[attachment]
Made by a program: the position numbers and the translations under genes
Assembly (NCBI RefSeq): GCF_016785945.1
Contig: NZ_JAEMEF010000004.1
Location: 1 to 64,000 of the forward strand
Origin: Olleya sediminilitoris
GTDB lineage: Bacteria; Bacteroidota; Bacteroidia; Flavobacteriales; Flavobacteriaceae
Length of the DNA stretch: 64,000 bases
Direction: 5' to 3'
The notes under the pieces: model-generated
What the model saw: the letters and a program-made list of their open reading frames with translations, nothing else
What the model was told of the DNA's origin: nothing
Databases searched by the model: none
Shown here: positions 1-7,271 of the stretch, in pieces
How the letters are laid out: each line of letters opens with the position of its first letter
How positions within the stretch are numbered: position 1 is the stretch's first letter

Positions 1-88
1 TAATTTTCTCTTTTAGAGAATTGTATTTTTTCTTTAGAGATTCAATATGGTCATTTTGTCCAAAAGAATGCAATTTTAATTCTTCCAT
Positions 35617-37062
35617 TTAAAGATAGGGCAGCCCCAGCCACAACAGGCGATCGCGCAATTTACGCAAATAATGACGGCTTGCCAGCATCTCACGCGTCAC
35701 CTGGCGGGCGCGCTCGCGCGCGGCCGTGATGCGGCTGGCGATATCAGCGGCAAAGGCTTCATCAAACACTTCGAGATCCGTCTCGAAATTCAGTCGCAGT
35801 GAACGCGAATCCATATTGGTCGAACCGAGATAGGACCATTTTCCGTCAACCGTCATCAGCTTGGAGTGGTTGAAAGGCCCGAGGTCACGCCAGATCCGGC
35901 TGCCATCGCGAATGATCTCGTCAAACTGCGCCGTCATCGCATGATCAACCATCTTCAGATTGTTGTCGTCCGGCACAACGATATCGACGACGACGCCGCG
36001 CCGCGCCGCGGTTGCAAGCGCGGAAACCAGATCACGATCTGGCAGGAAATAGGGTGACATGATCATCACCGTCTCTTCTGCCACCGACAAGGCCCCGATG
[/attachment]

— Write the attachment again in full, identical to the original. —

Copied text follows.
Made by a program: the position numbers and the translations under genes
Assembly (NCBI RefSeq): GCF_016785945.1
Contig: NZ_JAEMEF010000004.1
Location: 1 to 64,000 of the forward strand
Origin: Olleya sediminilitoris
GTDB lineage: Bacteria; Bacteroidota; Bacteroidia; Flavobacteriales; Flavobacteriaceae
Length of the DNA stretch: 64,000 bases
Direction: 5' to 3'
The notes under the pieces: model-generated
What the model saw: the letters and a program-made list of their open reading frames with translations, nothing else
What the model was told of the DNA's origin: nothing
Databases searched by the model: none
Shown here: positions 1-7,271 of the stretch, in pieces
How the letters are laid out: each line of letters opens with the position of its first letter
How positions within the stretch are numbered: position 1 is the stretch's first letter

Positions 1-88
1 TAATTTTCTCTTTTAGAGAATTGTATTTTTTCTTTAGAGATTCAATATGGTCATTTTGTCCAAAAGAATGCAATTTTAATTCTTCCAT
Positions 35617-37062
35617 TTAAAGATAGGGCAGCCCCAGCCACAACAGGCGATCGCGCAATTTACGCAAATAATGACGGCTTGCCAGCATCTCACGCGTCAC
35701 CTGGCGGGCGCGCTCGCGCGCGGCCGTGATGCGGCTGGCGATATCAGCGGCAAAGGCTTCATCAAACACTTCGAGATCCGTCTCGAAATTCAGTCGCAGT
35801 GAACGCGAATCCATATTGGTCGAACCGAGATAGGACCATTTTCCGTCAACCGTCATCAGCTTGGAGTGGTTGAAAGGCCCGAGGTCACGCCAGATCCGGC
35901 TGCCATCGCGAATGATCTCGTCAAACTGCGCCGTCATCGCATGATCAACCATCTTCAGATTGTTGTCGTCCGGCACAACGATATCGACGACGACGCCGCG
36001 CCGCGCCGCGGTTGCAAGCGCGGAAACCAGATCACGATCTGGCAGGAAATAGGGTGACATGATCATCACCGTCTCTTCTGCCACCGACAAGGCCCCGATG